you could say System.2f.00221415e23. In %1. NAMES AND THINGS are to be output.” The value is not forced into 12 spaces. is used to output a number in “floating-point” form.” A format specifier such as %15. The format string (in the simple cases that I cover here) contains one format specifier for each of the values that is to be output.printf( "%1. Here is a statement that will print a number in the proper format for a dollar amount. The letter specifies the type of output that is to be produced.” meaning that the value is converted into a String value in the usual way. stands for “decimal” (base-10) numbers. the value of x is substituted for the first %d in the string. instead of TextIO.out. possibly with some extra formatting information in between. TextIO can also do formatted output. such as 6. %1. The “1” specifies the (minimum) number of characters to output. The format specifiers for values of type double are even more complicated. the above example would be: TextIO. The output format of a value is specified by a format specifier . Every format specifier begins with a percent sign (%) and ends with a letter. Very large and very small numbers should be written in exponential format. the “2” specifies the number of digits to use after the decimal point. the .) The letter “s” at the end of a format specifier can be used with any type of value.3f would specify a floating-point format with 3 digits after the decimal point. We say that the output is “right-justified in a field of length 12. Using TextIO. such as the “10” in %10s can be added to specify the (minimum) number of characters. and you could say TextIO.2f. If you use “g” instead of “e”. the output will be in floating-point form for small values and in exponential form for large values. For example.2f". representing “6. extra blank spaces are added in front of the integer to bring the total up to 12.8e and %1. In addition to format specifiers. A number.8e specifies an output in exponential form. with the “8” telling how many digits to use after the decimal point. For example. the format string in a printf statement can include other characters.printf("The product of %d and %d is %d". %10s. right-justified in a field of length 12. the 8 gives the total number of digits in the answer. %12d. with no extra spaces. all the digits will be printed. in the Interest2 program to get the output in the right format.out.8g. (The “d. An “f”. The function TextIO. You can use an “x” to output an integer value in hexadecimal form. just as it would be in unformatted output. as in %1. y. Similarly. that is an integer will be printed using just as many spaces as necessary. When this statement is executed.” by the way. This can be a convenient way to insert values into the middle of an output string. The specifier %d means the same as %1d. in %d and %12d. It means that the value should be output in its default format.8g.putln(principal). x*y). The “12” in %12d specifies the minimum number of spaces that should be used for the output. if x and y are variables of type int.putf("%1. if the value has more than 12 digits.amount). The “s” stands for “string. If the integer that is being output takes up fewer than 12 spaces. %12. the “d” specifies that an integer is to be written. that is with digits after the decimal point.42 CHAPTER 2. These extra characters are just copied to the output. where amount is a variable of type double: System.putf("%1. which effectively means that just as many characters as are necessary should be used.2f. x.2f".principal).putf has the same functionality as System. %15. including both the digits before the decimal point and the digits after the decimal point.00221415 times 10 raised to the power 23. amount ).printf.2".out. Some typical format specifiers are %d. In %1.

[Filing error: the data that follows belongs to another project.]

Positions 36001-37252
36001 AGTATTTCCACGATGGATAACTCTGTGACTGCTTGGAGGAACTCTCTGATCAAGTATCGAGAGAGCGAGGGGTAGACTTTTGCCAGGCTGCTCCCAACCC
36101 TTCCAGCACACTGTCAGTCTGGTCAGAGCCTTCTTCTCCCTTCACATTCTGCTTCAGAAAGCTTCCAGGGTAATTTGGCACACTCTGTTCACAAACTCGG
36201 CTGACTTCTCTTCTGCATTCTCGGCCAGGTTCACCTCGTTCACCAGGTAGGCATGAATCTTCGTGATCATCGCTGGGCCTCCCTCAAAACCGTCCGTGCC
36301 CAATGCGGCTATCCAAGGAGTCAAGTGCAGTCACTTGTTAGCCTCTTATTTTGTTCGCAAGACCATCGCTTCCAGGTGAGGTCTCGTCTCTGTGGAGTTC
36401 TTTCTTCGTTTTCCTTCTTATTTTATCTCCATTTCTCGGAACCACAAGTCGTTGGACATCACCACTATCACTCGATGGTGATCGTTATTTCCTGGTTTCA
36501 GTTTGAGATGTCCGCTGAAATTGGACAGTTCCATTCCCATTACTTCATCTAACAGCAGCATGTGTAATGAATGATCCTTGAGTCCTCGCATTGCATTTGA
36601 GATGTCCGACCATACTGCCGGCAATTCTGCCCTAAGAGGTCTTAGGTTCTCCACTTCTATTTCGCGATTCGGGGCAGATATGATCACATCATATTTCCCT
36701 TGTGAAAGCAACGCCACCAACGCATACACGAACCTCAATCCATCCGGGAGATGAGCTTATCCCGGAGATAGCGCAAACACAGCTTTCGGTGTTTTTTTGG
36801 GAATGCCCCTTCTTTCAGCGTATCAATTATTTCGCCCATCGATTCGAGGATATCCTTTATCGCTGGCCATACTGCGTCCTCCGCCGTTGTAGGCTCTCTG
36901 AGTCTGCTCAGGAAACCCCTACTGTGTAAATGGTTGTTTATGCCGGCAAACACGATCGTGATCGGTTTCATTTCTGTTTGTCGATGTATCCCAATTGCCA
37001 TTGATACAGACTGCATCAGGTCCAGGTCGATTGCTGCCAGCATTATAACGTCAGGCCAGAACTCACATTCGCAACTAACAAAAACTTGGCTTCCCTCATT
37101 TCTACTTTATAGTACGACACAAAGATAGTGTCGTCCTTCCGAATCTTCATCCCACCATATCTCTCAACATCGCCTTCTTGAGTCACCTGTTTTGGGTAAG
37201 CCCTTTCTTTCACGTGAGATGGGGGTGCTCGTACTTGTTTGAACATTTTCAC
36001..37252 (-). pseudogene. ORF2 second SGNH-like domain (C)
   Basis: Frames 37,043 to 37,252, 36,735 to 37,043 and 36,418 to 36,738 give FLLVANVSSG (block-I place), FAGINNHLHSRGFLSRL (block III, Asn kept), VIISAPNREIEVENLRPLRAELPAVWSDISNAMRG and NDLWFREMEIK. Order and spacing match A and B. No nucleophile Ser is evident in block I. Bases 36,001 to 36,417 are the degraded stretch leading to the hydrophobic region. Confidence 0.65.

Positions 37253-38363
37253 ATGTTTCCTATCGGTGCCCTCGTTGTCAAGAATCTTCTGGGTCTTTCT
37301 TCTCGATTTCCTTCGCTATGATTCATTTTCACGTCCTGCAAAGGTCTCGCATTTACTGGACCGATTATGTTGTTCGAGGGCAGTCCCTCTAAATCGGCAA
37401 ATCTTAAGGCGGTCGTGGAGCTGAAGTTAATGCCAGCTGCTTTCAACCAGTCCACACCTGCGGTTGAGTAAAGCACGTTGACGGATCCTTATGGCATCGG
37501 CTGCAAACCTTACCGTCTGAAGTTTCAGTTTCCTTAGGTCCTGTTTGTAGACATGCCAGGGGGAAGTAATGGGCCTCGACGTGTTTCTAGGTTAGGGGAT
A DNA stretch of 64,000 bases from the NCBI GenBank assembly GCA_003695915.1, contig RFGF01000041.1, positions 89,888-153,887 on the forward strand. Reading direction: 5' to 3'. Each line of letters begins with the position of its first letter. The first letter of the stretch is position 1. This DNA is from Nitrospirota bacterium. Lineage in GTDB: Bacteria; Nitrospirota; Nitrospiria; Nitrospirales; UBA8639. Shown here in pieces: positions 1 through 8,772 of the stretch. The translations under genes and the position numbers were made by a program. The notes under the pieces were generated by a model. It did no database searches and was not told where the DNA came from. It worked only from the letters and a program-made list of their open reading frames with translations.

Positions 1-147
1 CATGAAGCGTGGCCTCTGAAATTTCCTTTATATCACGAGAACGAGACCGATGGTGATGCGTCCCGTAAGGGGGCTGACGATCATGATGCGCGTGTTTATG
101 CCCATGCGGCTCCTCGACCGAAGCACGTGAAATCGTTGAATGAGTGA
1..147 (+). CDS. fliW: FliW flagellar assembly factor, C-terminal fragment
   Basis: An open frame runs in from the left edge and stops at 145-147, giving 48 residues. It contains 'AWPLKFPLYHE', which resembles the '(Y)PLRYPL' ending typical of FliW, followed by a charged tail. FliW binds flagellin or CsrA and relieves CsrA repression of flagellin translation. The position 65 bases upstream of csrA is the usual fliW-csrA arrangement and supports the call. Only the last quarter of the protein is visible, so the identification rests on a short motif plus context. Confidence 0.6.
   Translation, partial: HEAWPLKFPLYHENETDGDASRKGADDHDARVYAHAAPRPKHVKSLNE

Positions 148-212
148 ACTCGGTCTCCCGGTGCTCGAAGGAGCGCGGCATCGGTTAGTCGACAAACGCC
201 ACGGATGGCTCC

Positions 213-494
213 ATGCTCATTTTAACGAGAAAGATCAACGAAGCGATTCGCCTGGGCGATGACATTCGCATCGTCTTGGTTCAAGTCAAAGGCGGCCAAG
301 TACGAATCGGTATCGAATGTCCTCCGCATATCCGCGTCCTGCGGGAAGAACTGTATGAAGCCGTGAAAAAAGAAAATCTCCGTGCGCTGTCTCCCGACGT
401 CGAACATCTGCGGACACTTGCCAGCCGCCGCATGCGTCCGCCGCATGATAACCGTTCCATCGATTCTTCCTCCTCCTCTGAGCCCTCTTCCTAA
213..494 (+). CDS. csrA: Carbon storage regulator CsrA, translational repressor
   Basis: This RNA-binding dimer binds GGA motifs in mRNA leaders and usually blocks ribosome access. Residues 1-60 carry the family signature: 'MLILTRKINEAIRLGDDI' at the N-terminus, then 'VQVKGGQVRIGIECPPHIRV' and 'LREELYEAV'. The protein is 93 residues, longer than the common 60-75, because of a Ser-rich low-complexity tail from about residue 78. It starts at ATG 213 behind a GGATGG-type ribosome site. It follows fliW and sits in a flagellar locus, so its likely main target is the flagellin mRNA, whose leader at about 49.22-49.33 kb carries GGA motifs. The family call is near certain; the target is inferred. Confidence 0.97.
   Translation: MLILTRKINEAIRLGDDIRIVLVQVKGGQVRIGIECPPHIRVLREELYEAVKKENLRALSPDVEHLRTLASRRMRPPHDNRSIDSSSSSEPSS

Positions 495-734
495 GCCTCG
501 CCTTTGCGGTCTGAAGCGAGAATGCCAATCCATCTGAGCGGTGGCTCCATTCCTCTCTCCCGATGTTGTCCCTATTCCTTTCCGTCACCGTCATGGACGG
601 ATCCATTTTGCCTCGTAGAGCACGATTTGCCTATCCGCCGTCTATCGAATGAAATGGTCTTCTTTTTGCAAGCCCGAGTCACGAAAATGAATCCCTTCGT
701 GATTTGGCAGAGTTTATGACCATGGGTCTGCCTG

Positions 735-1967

will open a typical graphical-user-interface file selection dialog where the user can specify the output file. The default input source is standard input. an error occurs that will crash the program.readStandardInput(). data can be written to a file that is stored on the user’s hard drive. or you can let the user select the input file by saying TextIO. of course.writeStandardOutput(). The statement TextIO. For example.readUserSelectedFile(). you would use the statement: TextIO. The file should be created in the same directory that contains the program. As a simple example. its previous contents will be erased! In many cases.txt” instead of to standard output. the user gets a chance to correct any errors in the input. You can use the statement TextIO. TextIO has some subroutines that can be used to change the current output destination.writeUserSelectedFile(). email it to someone else. though more rarely.) Errors can also occur. you want to let the user select the file that will be used for output. and the value of the expression x*y for the third.” But standard output is just one possible output destination. When your program is reading from standard input.txt”: public class CreateProfile { public static void main(String[] args) { . Note that if a file with the same name already exists.2.txt") to read from a file named “data. when writing to files. (Later. for example. the current output destination is standard output.4. 2. the output is sent to the current output destination.txt”. and so on. in Chapter 11. To write to a file named “result. By default. we will see that is is possible to “catch” such errors and recover from them. This is not possible when the program is reading from a file. A complete understanding of file input/output in Java requires a knowledge of object oriented programming. you can say TextIO. or putf method in TextIO. If illegal data is found when a program tries to read from a file. TEXT INPUT AND OUTPUT 43 value of y for the second %d. putln. any output from TextIO output statements will be sent to the file named “result. here is a program that asks the user some questions and outputs the user’s responses to a file named “profile.writeFile("result. The advantage to this. is that the data is saved in the file even after the program ends.txt” instead. However.4.txt"). so the output would be something like “The product of 17 and 42 is 714” (quotation marks not included in output!). Nevertheless.5 Introduction to File I/O System. and they will allow you to get some experience with files sooner rather than later.readFile("data. You can also specify the input source for TextIO’s various “get” functions. TextIO has the ability to write data to files and to read data from files. We will return to the topic later. After this statement is executed. they are sufficient for many applications.out sends its output to the output destination known as “standard output. The file I/O capabilities in TextIO are rather primitive by comparison. and you can go back to reading from standard input with TextIO. edit it with another program. and the user can print the file. If you want to go back to sending output to standard output. When you write output using the put.